The PAX and Cargo numbers MUST be exactly as shown to be accepted as an official Econ2018 flight.  I think SPAACARS-FG should handle this if you've configured your FG simulator's payload weight correctly before starting SPAACARS so that SPAACARS can correctly separate the Cargo and Pax weight.

Briefly, make sure that your simulator's payload has exactly the payload weight equal to number of PAX * 170 + Cargo weight.  Then SPAACARS should be able to parse the total payload weight correctly.

See the Econ instructions from the main menu (especially about half way down where it says "how simulators handle payload".

http://www.stpaulairlines.com/index.php?module=NukeWrapper&file=Econ/Econ2018_Use.html

If it still won't work, let me know the flight and values and I'll test it out on my system.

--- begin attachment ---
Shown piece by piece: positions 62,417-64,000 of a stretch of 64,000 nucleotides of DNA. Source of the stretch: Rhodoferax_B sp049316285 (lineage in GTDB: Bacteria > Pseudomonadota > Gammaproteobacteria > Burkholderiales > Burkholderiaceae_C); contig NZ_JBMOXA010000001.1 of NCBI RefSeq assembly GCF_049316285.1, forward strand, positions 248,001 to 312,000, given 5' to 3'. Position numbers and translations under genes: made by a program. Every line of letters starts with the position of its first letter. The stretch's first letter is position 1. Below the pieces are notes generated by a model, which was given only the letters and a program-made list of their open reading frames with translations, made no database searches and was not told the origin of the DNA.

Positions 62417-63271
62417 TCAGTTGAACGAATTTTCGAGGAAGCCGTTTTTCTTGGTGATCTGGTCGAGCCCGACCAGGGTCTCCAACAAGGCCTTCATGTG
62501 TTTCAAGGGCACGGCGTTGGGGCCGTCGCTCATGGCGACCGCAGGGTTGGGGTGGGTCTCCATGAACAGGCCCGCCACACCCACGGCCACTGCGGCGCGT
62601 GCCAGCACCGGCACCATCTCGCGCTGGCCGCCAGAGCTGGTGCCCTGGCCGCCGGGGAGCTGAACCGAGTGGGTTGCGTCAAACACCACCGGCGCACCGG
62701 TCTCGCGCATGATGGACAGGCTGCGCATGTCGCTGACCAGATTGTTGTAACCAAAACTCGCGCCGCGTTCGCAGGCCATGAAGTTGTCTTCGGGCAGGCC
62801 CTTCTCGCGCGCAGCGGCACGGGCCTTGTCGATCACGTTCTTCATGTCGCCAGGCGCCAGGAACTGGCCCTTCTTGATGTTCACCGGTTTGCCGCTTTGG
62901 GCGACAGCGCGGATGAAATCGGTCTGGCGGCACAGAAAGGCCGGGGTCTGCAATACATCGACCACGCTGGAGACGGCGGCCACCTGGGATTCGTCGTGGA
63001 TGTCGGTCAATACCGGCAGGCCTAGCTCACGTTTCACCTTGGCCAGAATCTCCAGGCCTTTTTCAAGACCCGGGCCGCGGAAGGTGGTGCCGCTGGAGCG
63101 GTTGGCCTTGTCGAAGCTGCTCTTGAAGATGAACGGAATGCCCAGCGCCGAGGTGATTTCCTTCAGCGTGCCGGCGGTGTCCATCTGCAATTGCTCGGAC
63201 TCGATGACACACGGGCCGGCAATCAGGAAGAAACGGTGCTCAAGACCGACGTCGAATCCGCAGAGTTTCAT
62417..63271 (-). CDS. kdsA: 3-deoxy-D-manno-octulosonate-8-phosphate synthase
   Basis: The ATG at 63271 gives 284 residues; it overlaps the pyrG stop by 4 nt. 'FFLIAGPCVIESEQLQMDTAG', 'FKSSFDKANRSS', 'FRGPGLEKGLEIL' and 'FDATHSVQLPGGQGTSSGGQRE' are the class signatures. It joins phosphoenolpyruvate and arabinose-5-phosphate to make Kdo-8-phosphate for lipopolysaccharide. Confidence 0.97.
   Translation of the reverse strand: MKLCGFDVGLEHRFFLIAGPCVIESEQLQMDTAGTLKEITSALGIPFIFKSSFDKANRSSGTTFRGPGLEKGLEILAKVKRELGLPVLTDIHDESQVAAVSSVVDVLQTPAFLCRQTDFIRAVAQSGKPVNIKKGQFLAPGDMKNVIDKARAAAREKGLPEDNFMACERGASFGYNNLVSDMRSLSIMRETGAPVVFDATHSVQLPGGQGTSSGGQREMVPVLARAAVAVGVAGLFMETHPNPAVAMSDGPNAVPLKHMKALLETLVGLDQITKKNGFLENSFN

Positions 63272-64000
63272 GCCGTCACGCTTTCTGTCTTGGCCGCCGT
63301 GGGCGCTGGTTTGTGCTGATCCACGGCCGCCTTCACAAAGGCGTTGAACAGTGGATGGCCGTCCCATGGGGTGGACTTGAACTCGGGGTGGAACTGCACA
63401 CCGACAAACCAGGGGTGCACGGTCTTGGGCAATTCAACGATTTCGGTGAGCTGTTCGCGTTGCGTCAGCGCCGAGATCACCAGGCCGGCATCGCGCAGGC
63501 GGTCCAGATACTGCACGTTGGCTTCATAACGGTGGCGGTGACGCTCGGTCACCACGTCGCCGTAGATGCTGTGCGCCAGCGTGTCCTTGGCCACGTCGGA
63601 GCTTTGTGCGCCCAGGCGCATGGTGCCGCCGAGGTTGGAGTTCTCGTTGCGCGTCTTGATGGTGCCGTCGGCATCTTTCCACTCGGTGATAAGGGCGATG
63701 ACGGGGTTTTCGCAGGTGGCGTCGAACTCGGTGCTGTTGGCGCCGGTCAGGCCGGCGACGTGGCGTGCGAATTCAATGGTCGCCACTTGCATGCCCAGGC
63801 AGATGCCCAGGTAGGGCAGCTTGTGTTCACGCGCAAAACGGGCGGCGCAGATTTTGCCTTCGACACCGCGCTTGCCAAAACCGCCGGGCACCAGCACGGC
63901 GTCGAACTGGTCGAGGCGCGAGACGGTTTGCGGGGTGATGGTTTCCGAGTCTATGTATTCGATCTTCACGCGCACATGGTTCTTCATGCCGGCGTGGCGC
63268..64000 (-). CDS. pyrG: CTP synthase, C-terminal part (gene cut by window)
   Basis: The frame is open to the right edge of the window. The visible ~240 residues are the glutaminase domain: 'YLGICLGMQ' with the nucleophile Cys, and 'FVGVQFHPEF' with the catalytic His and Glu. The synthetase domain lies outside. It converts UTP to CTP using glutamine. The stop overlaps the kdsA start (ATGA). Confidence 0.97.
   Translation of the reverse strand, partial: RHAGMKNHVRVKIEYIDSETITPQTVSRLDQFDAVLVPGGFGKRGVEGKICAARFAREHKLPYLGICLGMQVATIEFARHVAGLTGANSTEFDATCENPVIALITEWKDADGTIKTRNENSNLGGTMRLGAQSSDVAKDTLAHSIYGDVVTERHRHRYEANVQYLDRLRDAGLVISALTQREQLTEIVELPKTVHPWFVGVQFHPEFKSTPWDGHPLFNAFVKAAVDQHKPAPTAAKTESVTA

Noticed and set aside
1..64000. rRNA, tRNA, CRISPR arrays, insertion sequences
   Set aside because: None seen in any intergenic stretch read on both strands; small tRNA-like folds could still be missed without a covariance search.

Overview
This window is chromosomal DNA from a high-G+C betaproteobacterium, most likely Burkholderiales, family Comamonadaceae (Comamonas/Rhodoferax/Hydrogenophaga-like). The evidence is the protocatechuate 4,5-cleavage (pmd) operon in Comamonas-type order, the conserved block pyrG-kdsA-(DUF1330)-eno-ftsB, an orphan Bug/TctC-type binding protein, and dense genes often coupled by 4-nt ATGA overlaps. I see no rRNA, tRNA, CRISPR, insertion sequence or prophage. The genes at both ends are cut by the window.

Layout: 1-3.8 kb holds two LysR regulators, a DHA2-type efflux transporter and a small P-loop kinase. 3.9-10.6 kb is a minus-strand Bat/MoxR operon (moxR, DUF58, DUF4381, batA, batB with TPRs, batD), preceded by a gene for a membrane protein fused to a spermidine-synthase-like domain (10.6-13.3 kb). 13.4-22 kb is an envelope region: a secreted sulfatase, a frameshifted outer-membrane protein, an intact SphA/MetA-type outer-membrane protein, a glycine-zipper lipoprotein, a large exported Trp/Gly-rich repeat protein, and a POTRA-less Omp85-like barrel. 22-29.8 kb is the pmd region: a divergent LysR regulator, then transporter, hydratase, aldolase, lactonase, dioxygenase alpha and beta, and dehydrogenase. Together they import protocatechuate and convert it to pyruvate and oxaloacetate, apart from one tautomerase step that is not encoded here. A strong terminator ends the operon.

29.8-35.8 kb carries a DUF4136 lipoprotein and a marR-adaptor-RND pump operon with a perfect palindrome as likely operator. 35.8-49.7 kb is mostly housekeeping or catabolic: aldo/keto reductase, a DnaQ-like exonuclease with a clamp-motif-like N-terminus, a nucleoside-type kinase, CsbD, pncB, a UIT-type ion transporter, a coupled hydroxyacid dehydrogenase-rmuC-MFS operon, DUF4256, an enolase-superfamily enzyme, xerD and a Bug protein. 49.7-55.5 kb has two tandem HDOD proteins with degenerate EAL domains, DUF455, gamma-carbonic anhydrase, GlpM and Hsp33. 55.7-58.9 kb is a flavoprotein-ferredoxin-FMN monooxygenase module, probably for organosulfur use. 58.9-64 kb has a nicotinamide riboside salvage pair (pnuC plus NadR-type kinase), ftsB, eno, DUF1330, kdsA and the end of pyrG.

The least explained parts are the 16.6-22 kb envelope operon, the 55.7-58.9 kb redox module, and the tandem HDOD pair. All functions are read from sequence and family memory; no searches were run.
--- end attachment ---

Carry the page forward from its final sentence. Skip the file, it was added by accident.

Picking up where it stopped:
John

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jer029 Posted: 03.12.2018, 17:06

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A quick example:

Let's say your flight calls for 5 PAX and 250 lbs. Cargo:

Your total payload weight needs to be: (5*170) + 250 = 1,100 lbs. (count the pilot as one of the required passengers).

Hopefully you can adjust either payload or one of the passenger weight values down to the exact 1-pound increment so that you can achieve exactly that required payload weight for SPAACARS to parse.

If not - then I'll need to revisit the FG setup for possible work-around.

John


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Oswald Posted: 03.12.2018, 17:06



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I can only make changes in numbers > 1. So I should have to figure out how it adds up, a bit like a puzzle. I'll try.